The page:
CZ - PRAHA IX - 2006 Music – Die Moldau , Symphonic Poem by Bedrich Smetana Formated by Delza Dias Ferreira - [email_address] English version by Flavio Musa de Freitas Guimarães
Praga, Czech’s Republic Capital is both a modern city and a true Architecture relic. Golden city, stone dream, magic city, hundred towers city, or Prague – the mother-city, are some of the epithets she is known for.
The Prague Castle (Pražský hrad) i s the largest castle of the world, whose construction begun in the 9th Century and embodies in its complex the imposing St . Vitus Cathedral (katedrála sv. Víta), the oldest gothic cathedral in Europe.
Part of the city’s beauty is emphasized by the Vltava river way with its centennial bridges.
When admiring this river waters and flow it’s easy to understand Bedrich Smetana’s root of inspiration for its symphonic poem – Die Moldau (Vltava) – here used as musical background.
Bedrich Smetana, one of the greatest Czechs composers of 19th Century, born in March 2, 1824 and dead at Prague in May 12, 1884, founded the Czech Music National School, and ascended as Conductor of Prague’s Opera Orchestra in 1866. Liszt’s disciple, undergone Wagner’s influence, and significantly influenced the heavenly Antonin Dvorák. In 1874, due to syphilis deafness, dedicated himself, as Beethoven, only to compose. In 1883 was interned in a psychiatric hospital, where he passed away.
The most outstanding of the city’s monuments – some over 10 centuries old – are located at the Old City’s downtown, along « Královská cesta »
« Královská cesta » stretches from the Municipal House to the Prague Castle . Along way you can admire the famous Czech crystals commerce and, at Old Town Square (Staroměstské náměstí), the famous astronomic « Orloj ». .
The oldest part of Prague’s Orloj – that includes the mechanic clock and the astronomic displayer – was built back in 1410. The tradition of glass and crystal working at Czech Republic is known since the 1st Century BC, although the large scale production dates from the 9th Century AC.
The Municipal House – scenery of Czechoslovakia’s independency proclamation in October 28, 1918 – houses the Smetana Concert Hall (Smetanova síň), the largest theater hall of Prague. At his side sits the Powder Tower .
Inside Municipal House (Obecní dům) you can find the elegant French Restaurant (Francouzksa Restaurace), one of the most stunning Art Nouveau constructions in Europe.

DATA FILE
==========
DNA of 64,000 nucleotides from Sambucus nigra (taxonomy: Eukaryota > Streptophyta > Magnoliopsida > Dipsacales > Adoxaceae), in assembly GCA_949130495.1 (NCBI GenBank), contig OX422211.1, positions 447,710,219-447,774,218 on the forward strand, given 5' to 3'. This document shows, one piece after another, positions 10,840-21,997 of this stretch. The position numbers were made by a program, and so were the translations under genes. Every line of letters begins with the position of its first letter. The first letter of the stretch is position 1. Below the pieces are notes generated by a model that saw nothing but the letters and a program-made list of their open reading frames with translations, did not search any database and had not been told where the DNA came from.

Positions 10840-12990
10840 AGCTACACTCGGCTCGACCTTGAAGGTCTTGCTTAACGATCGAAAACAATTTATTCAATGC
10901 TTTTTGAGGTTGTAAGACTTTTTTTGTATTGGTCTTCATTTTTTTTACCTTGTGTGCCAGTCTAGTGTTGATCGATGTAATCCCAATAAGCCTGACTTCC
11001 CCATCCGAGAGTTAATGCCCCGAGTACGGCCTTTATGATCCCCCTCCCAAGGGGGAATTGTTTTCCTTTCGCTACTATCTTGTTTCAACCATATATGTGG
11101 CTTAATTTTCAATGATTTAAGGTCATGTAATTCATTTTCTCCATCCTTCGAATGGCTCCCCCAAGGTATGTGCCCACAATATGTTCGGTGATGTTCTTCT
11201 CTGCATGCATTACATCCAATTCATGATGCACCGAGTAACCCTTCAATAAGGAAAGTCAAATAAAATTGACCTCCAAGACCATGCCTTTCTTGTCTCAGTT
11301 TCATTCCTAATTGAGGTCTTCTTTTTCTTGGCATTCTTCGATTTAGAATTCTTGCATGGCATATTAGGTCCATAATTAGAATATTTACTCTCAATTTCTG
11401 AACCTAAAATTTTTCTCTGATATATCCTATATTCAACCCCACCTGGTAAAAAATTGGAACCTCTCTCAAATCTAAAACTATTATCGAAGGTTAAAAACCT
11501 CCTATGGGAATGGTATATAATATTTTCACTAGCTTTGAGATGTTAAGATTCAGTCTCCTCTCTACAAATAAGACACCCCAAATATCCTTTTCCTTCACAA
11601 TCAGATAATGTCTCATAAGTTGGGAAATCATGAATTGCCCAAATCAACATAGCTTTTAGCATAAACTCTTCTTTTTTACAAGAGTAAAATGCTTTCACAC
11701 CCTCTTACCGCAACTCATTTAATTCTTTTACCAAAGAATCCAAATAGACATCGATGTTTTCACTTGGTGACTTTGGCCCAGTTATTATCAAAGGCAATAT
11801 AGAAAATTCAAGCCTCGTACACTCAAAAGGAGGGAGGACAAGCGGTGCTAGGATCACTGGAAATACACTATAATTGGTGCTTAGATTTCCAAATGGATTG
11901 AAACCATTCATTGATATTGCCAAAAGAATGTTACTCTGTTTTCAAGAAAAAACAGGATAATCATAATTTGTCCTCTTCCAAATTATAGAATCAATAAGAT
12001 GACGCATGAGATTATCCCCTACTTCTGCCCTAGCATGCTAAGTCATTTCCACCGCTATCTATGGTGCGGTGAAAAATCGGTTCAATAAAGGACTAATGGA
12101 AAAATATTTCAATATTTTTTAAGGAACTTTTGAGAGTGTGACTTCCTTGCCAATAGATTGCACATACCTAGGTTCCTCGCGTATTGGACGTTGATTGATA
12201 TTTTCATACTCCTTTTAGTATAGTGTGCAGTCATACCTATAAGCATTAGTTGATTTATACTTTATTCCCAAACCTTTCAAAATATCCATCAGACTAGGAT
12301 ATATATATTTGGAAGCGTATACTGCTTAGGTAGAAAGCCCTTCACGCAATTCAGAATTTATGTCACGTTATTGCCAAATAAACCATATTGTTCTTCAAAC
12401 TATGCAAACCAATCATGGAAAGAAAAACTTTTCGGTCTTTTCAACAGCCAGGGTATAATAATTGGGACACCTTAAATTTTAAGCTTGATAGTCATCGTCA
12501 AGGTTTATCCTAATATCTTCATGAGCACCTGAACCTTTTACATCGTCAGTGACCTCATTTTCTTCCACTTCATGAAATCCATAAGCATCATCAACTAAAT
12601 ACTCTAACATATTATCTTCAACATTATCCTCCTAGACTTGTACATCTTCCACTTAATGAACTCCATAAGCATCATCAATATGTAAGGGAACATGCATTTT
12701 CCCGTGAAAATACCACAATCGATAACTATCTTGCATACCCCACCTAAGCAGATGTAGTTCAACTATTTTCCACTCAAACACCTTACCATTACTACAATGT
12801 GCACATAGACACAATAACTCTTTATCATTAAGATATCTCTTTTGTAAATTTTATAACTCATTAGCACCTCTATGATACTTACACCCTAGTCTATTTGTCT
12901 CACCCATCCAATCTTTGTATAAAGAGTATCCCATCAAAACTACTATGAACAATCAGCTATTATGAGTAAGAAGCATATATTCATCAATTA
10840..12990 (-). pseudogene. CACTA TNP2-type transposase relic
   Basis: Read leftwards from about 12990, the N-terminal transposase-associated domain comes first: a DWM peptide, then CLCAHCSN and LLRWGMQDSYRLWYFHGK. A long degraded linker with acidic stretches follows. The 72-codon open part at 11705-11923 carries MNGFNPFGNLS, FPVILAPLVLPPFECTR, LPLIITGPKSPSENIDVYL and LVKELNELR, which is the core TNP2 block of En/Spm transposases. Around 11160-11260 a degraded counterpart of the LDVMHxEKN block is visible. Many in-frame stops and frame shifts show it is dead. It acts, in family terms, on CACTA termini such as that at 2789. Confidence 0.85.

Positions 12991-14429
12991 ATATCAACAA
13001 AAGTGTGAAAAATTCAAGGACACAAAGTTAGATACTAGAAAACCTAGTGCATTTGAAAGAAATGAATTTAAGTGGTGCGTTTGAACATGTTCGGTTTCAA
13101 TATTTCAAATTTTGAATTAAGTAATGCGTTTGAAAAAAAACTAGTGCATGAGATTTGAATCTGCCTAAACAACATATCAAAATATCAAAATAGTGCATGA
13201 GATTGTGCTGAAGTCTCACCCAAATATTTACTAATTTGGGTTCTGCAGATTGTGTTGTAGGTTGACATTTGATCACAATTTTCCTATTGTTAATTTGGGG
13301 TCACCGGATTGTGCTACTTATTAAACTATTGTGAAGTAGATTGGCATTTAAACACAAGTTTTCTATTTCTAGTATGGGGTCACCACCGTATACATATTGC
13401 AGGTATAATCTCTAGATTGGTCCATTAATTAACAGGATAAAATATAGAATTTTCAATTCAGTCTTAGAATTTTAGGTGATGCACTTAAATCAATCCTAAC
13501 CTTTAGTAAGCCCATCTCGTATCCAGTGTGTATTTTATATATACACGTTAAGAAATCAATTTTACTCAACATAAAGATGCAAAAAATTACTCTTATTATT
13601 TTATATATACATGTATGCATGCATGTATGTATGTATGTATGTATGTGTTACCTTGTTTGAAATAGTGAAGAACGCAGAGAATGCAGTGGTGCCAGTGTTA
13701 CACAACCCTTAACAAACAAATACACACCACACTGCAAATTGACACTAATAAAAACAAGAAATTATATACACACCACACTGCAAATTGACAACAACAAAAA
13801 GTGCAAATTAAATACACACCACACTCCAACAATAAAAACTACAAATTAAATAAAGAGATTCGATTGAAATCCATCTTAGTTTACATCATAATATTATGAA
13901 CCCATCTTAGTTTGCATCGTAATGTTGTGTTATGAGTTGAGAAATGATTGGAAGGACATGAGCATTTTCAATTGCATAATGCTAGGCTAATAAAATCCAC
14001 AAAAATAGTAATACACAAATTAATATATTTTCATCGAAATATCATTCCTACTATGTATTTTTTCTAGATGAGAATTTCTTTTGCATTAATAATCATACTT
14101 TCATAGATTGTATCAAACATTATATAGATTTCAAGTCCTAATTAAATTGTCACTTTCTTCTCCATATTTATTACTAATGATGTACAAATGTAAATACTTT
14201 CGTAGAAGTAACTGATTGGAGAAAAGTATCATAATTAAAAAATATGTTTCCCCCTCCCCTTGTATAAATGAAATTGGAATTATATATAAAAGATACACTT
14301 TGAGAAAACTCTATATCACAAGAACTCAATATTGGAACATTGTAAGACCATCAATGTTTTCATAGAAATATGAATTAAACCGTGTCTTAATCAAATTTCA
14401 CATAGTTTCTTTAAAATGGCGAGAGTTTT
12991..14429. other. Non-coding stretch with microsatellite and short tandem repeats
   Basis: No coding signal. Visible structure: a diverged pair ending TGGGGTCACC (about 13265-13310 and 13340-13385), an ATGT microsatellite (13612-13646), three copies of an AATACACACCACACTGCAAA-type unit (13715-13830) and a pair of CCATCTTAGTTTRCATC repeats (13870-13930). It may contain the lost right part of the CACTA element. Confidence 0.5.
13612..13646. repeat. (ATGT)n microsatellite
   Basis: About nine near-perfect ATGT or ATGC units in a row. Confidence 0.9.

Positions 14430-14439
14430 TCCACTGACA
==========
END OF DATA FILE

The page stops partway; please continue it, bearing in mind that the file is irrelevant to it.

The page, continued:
Further on situates the splendid Carlos Bridge (Karlův most), built in the middle 14th Century, with pillars decorated with about 30 baroque statues representing catholic Saints.
Virgin Mary of Tyn, - Gothic Cathedral at the Old City (Staré Mesto) square - beginnings of its construction in 1461.
St. Vitus’ Cathedral joins together matchless treasures and its high gothic arches create a frame effect for the Mucha stained glasses .
The National Theatre (Národní divadlo) – the oldest professional theater of Czech Republic – was founded in 1920, after the creation of “Czechoslovakia”.
National Museum ’s building, projected by Josef Schultz as a symbol of the “Czech National Revival”, houses the largest and oldest Czech museum.
The inner staircases of the National Museum (Národní muzeum) building are a perfect acoustic space that, as so, constitutes a favorite place for traditional camera and coral concerts.
In Prague not only the architectural stiles are in perfect harmony but – as in the whole “Czechoslovakia” – its people perfectly balances the relaxed leisure enjoyment with intense cultural activity.
From this whole Czech tradition – that so well blends culture and joy in living – emerged enlightened geniuses such as Dvořák and Smetana in music as well as Kundera and Kafka in literature.
Prague proudly honors its illustrious sons as in this statue of Franz Kafka by Jaroslav Róna.
But music occupies the most important place in the city, where each church, each palace, offers, every night, the master composer’s melodies, transforming Prague in a gigantic concert hall at Moldau’s riverbank.
… and here, from the National Museum , the orchestra goes on playing Smetana for you…